Comment from MM
As someone who is still going to games and still supporting the team I can relate to some of Paul's comments but I cannot agree with him that seeing the side in red is second nature. It's not natural and it's not right. I think the gushing acceptance of the piece along with the fans refusal to make any serious protest to the colour change is why it was introduced with very little opposition at all.
Paul's article follows:
Right, I know this is going to be contentious. I know it will stir the pot, that the pro-blue brigade will probably vilify me for my stance.
But I’m going to say the words anyway.
I have no problems any more with Cardiff City playing in red. None whatsoever,
There, that’s out in the open, although, let me emphasise right from the outset, that this is a personal view and most certainly not a formal stance from the Echo sports desk.
But please, before you automatically holler in my direction, at least permit me to put forward my arguments.
It was back at the beginning of June when the Bluebirds board of directors took this newspaper into their confidence about the impending and highly controversial change of colour.
I won’t break any secrets about the detail of what was said behind closed doors. Suffice to say that the Malaysians, clearly concerned about the inevitable fans’ backlash, asked for what they dubbed ‘fair reporting.’
Not that, as the local paper, we would do anything other, of course.
A stark choice was presented. Stick with blue and the club’s very future was clearly going to be at stake. Knowing the debts which had been accumulated, that was a doomsday scenario for Welsh sport given Cardiff City FC are as big a brand name as you will get here.
Change to red, on the other hand, and Vincent Tan promised huge sums of money in the transfer market with which Malky Mackay could build a promotion-winning team.
Can anyone deny Tan has been good to his word on that? Right up to the point this week where Fraizer Campbell was brought in to deliver the goals which should pretty much guarantee the 10-points-clear Bluebirds finally reaching Premier League dreamland this spring.
No-one needs to tell me about the forceful views Tan’s decision has evoked. The MediaWales sports desk telephone, e-mails and WalesOnline forums have been inundated with those wishing to express an opinion.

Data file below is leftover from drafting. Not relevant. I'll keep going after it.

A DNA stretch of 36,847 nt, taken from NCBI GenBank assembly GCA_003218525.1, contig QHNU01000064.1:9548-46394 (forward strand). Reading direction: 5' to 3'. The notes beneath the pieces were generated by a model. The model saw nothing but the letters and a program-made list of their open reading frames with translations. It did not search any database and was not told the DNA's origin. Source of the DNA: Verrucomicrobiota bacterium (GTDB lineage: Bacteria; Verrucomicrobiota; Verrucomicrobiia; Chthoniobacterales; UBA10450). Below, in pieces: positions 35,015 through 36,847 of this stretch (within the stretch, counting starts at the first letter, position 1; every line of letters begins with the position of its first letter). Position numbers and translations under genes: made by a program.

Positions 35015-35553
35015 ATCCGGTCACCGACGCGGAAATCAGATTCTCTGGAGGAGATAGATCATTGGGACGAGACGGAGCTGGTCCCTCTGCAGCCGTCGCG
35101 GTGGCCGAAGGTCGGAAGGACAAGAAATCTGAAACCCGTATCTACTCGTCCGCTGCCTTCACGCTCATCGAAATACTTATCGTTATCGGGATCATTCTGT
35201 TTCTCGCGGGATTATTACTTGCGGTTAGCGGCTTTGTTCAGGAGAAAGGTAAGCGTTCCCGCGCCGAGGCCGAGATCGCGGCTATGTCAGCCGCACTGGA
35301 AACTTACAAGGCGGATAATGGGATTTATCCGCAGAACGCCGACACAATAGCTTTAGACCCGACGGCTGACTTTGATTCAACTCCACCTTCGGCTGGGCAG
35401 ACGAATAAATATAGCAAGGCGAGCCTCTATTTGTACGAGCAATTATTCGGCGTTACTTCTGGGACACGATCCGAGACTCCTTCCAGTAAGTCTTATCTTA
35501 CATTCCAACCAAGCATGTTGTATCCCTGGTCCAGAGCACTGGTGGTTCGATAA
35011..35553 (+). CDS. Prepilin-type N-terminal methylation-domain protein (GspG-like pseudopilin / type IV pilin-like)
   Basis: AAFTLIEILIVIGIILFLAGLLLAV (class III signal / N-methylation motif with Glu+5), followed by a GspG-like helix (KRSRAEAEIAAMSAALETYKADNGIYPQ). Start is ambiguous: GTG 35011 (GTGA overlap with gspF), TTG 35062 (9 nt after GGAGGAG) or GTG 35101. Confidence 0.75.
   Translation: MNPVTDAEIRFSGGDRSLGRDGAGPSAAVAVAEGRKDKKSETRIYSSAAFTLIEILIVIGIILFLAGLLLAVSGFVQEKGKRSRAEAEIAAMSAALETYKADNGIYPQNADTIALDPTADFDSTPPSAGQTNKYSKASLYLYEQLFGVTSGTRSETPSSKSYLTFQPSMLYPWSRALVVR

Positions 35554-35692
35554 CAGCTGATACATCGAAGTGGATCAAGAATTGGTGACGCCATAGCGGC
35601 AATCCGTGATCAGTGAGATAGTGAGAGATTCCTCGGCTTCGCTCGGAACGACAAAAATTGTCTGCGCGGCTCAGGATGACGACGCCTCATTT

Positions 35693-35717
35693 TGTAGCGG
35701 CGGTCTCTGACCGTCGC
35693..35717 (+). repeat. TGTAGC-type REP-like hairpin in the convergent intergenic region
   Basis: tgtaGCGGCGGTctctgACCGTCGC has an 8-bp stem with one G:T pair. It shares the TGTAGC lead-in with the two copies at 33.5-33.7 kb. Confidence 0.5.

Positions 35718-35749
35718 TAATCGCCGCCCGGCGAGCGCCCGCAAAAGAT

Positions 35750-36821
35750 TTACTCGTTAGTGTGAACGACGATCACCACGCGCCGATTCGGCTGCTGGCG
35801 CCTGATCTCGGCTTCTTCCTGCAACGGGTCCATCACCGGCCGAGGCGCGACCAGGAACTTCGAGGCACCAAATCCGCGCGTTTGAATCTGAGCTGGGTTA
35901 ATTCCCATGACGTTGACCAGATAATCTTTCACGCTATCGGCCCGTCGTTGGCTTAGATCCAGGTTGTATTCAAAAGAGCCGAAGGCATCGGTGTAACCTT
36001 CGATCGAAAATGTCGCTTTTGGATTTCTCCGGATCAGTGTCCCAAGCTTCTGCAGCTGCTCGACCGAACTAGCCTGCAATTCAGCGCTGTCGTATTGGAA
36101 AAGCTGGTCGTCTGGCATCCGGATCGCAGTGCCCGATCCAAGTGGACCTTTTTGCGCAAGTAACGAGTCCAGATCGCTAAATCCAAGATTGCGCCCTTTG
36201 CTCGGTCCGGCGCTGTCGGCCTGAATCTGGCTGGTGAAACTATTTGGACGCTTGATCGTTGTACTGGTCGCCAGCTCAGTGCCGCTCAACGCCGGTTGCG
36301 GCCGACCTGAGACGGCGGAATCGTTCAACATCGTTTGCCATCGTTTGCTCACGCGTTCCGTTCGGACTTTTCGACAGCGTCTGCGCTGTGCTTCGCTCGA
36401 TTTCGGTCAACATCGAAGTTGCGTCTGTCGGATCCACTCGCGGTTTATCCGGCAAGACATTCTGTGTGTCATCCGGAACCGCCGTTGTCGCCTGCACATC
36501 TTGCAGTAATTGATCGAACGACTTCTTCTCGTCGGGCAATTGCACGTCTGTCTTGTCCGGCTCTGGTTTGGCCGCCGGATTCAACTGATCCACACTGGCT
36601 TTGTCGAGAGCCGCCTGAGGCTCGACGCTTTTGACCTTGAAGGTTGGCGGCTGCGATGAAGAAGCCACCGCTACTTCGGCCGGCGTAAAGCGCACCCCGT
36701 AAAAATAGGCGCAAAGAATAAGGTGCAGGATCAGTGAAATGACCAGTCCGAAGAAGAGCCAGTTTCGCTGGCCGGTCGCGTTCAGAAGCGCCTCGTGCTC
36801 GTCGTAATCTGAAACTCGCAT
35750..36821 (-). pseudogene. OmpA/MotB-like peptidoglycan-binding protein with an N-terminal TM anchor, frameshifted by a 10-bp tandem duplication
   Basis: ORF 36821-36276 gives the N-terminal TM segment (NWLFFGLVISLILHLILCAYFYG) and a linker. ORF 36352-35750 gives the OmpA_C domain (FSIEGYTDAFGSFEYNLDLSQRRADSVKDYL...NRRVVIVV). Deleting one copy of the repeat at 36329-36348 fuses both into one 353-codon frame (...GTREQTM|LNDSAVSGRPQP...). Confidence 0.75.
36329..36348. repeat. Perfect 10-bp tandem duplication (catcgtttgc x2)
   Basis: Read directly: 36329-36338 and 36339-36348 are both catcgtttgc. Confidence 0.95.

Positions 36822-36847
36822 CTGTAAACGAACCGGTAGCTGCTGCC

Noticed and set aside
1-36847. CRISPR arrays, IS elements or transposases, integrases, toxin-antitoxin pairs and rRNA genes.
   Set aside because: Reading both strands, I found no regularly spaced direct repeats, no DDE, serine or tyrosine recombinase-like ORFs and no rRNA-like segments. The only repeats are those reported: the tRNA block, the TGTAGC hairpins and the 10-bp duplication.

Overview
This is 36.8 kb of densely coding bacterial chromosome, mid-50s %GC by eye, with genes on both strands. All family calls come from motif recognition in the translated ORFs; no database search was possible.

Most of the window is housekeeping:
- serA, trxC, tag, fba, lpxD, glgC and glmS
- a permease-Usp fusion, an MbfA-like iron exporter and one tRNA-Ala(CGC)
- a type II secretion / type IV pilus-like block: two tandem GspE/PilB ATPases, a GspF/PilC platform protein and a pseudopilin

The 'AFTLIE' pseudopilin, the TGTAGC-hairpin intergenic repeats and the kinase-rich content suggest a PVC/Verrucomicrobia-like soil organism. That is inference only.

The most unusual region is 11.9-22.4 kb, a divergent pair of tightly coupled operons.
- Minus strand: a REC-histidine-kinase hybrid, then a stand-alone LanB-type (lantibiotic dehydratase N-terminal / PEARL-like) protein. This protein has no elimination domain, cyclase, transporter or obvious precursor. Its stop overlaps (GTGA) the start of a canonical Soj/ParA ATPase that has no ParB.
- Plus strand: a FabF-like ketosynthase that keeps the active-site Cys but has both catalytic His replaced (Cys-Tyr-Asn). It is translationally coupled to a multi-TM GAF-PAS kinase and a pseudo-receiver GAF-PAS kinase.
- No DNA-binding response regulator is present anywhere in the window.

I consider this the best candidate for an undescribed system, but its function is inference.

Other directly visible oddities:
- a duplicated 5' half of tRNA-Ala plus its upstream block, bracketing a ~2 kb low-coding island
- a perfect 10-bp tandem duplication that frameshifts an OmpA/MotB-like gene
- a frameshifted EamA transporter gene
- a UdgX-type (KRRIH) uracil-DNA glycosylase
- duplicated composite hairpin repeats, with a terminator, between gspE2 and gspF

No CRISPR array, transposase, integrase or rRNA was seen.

And this, it appears, on one man’s whim to change to a supposedly lucky kit, which, of course, would also be more marketable in the huge Asian market where red is viewed as a strong and vibrant colour.
The Bluebirds’ heritage was blue. That was being ripped apart in one fell swoop by an outsider who didn’t fully comprehend what the colour meant to some City fans.
But, like a handful of hardy others, I’ve been there through the bad old days of Hartlepool United, Lincoln City, Torquay and Rochdale in front of gates of just over 3,000 at Ninian Park.
For me, the Premier League dream for the Bluebirds over-rides anything else right at this moment in time.
And I agree with Neil Warnock on this. If Tan demanded Cardiff City FC played in yellow shirts with purple polka dots, but in return he would provide the funds to ensure the Bluebirds met Manchester United, Chelsea and Liverpool, then I would accept it.
Of course, probably like every single one of you, I would prefer to see Cardiff City paying in blue.
But, for the time being, that is not part of the deal. And the more the season has gone on, the more I have become accustomed to, and accepting of, the new red kit.
I don’t just speak as a member of the Press who gets so-called free tickets to games, either.
Yes, I attend some matches in a professional capacity, but I also buy four season tickets every year. Which, I guess, entitles me to my viewpoint as much as any other Cardiff City follower.
Read the full article: Wales Online